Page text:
Modifying the mission so that the Space Bus can reach a graveyard orbit is the hardest part. You either have to toss out the bus concept (which would invalidate this entire discussion,) or strip down the non-essential components from the bus, and attach some sort of propulsion and guidance systems. To preserve the shape of the bus, one could theoretically use a commercial satellite bus to control it and boost it up into a graveyard orbit, and then separate the bus from the..... other bus. Also, removing those systems get rid of some of the failure modes of the bus, which is always a good thing.

Putting it into something like a long solar orbit sounds pretty cool to me, so that every x years people get their telescopes out to see the school bus come by :D

So you are putting a bus into orbit, but basically removing everything that makes it a bus. What's the point of taking a bus?

Short Answer: Because we can. It's like the Soviets sending a plaque with the Venera landers - Absolutely pointless, but still an awesome achievement.

A small handful of people, yes. Some of which already disagreeing with your mission parameters :wink:

And I'm glad they are. I enjoy this sort of discussion, even if it is purely theoretical.

Either way, we'll have to somehow eliminate a number of components on the bus. Even if not for mass reasons, just to eliminate some failure modes.

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Either way, we'll have to somehow eliminate a number of components on the bus. Even if not for mass reasons, just to eliminate some failure modes.

So, if we are freely modifying the payload anyway: why not just take the side mirror of a bus, stick it in a CubeSat (or two) and get it into orbit that way? You will have your 'bus' in orbit according to what you are trying to do :)

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It needs to be the shell of a bus and most of the outside features. If you put a mirror in a cubesat and encountered it in orbit you wouldn't be able to tell it was a part of a bus. if you saw a shell of a bus an other parts in space you would know it was a bus. It doesn't matter what's on the inside. It's the outside that counts. If you see a bus parked on the side of the road would you know whether or not it had an engine? No.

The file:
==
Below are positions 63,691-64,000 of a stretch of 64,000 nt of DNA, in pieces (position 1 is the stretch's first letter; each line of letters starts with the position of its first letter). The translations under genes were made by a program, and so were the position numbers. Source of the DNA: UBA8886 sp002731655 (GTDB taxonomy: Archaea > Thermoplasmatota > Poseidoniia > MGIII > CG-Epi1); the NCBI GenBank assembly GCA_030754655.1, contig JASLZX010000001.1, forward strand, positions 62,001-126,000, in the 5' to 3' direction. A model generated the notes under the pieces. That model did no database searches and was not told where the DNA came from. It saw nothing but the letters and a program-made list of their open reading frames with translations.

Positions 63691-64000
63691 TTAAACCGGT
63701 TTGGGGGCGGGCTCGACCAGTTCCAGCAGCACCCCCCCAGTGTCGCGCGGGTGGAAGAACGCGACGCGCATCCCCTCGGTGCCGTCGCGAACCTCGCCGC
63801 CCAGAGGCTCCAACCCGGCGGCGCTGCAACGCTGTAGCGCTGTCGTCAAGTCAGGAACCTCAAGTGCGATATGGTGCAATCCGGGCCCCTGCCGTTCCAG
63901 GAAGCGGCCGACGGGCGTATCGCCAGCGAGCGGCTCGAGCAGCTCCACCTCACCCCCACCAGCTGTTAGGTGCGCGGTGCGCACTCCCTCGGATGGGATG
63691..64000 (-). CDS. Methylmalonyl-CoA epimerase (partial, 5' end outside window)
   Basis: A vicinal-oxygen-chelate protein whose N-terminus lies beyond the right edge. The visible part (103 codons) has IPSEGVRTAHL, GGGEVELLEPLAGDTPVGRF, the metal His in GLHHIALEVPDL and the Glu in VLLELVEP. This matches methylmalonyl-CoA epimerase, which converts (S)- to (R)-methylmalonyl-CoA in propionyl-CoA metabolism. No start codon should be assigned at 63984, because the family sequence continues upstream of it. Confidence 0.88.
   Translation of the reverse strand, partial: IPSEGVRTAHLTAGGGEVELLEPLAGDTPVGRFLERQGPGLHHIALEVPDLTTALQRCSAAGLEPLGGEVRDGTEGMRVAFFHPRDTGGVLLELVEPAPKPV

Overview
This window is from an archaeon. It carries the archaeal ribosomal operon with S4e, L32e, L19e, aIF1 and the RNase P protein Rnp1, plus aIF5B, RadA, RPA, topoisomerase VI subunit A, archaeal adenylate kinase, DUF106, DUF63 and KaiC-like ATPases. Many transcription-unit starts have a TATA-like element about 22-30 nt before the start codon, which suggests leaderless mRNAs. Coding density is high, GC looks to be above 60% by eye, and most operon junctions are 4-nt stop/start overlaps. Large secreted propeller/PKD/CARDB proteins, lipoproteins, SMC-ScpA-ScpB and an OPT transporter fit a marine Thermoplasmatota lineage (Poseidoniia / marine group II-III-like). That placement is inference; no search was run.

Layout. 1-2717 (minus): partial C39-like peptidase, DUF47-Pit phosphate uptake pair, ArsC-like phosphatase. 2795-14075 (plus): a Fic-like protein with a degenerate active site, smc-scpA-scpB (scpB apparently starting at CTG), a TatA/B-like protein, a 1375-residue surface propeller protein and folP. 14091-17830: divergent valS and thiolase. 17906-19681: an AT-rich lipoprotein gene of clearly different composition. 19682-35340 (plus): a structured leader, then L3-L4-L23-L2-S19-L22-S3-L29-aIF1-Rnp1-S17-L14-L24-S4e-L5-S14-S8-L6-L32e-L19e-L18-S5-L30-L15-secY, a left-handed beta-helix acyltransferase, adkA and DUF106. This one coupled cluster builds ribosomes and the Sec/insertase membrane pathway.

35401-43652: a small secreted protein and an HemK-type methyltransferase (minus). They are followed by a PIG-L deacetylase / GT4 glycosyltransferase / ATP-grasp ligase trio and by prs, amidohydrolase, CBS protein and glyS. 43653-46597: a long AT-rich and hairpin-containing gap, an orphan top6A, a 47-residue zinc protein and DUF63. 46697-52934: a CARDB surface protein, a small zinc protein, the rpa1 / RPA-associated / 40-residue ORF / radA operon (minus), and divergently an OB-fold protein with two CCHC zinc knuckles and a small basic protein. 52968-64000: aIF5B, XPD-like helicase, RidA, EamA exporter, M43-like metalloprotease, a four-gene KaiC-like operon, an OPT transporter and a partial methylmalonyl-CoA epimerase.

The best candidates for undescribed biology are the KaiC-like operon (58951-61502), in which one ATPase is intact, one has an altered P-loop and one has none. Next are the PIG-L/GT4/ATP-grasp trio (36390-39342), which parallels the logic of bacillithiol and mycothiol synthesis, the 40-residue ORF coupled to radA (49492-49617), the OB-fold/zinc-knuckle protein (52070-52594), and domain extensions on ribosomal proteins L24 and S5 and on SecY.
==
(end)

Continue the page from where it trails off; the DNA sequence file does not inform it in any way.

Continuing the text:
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I agree that it's the looks of the bus that count. After all, if you take a bus and remove the engine, transmission, axles, wheels, tires, and seats, the word you are going to use to name it is still going to be "bus". Modifications will definitely be necessary, I mean the first modification we proposed was to strap a several ton, 56 million dollar rocket onto the back of it. And for another analogy, if our goal was to cross the English Channel in a bus, we would start by adding things boats need, like floats and a motor. Likewise, if we're going to send a bus to space, it makes logical sense to add propulsion and guidance systems

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Two "for the record" things. First off, I suspect that once the Falcon Heavy is available, launching a bus into a graveyard orbit would be feasible, allowing you to bill it as an Orbiting Time Capsule. In fact, you might be able to interest SpaceX into using your bus payload as a "mass simulator" for an early Falcon Heavy test flight, a cheap ballast payload that simulates the mass of a normal spacecraft to confirm the booster's performance, but isn't anything to worry about if the booster blows up. (Normally, tanks of water are used as mass simulators, but anything heavy and nonvaluable can be used.) Indeed, that might get a reduced cost, since you'd be providing them with a mass simulator without their having to pay to fabricate and fill water tanks, and they have to fly the launch anyway. But I wouldn't bet on it.

Second, the reason that Reliant Robin Space Shuttle launch was permitted by the British government is that it was intended from the start to be a suborbital flight on a Ministry of Defence artillery firing range, where all the parts would come down in an existing impact area, so they wouldn't have to worry about liability (the maximum distance that it could fly even at the longest-range angle was less than the distance to the edge of the impact area), and closing the airspace over it was something routine. (Additionally, they already knew it was likely to fail; during the final prelaunch checks the night before, they found that there were wiring issues with the explosive bolts for jettisoning the external tank. They knew it was about a 50-50 chance of each of the two bolts firing correctly, making for about a 25% chance that it'd jettison successfully, but they went ahead with launch anyway, partly because the drop-dead date for completing the filming in time to make air didn't allow the full day of rewiring needed, and partly because the BBC knew that even if it crashed, it'd still make good TV. As it turned out, one of the bolts DID fire, but...)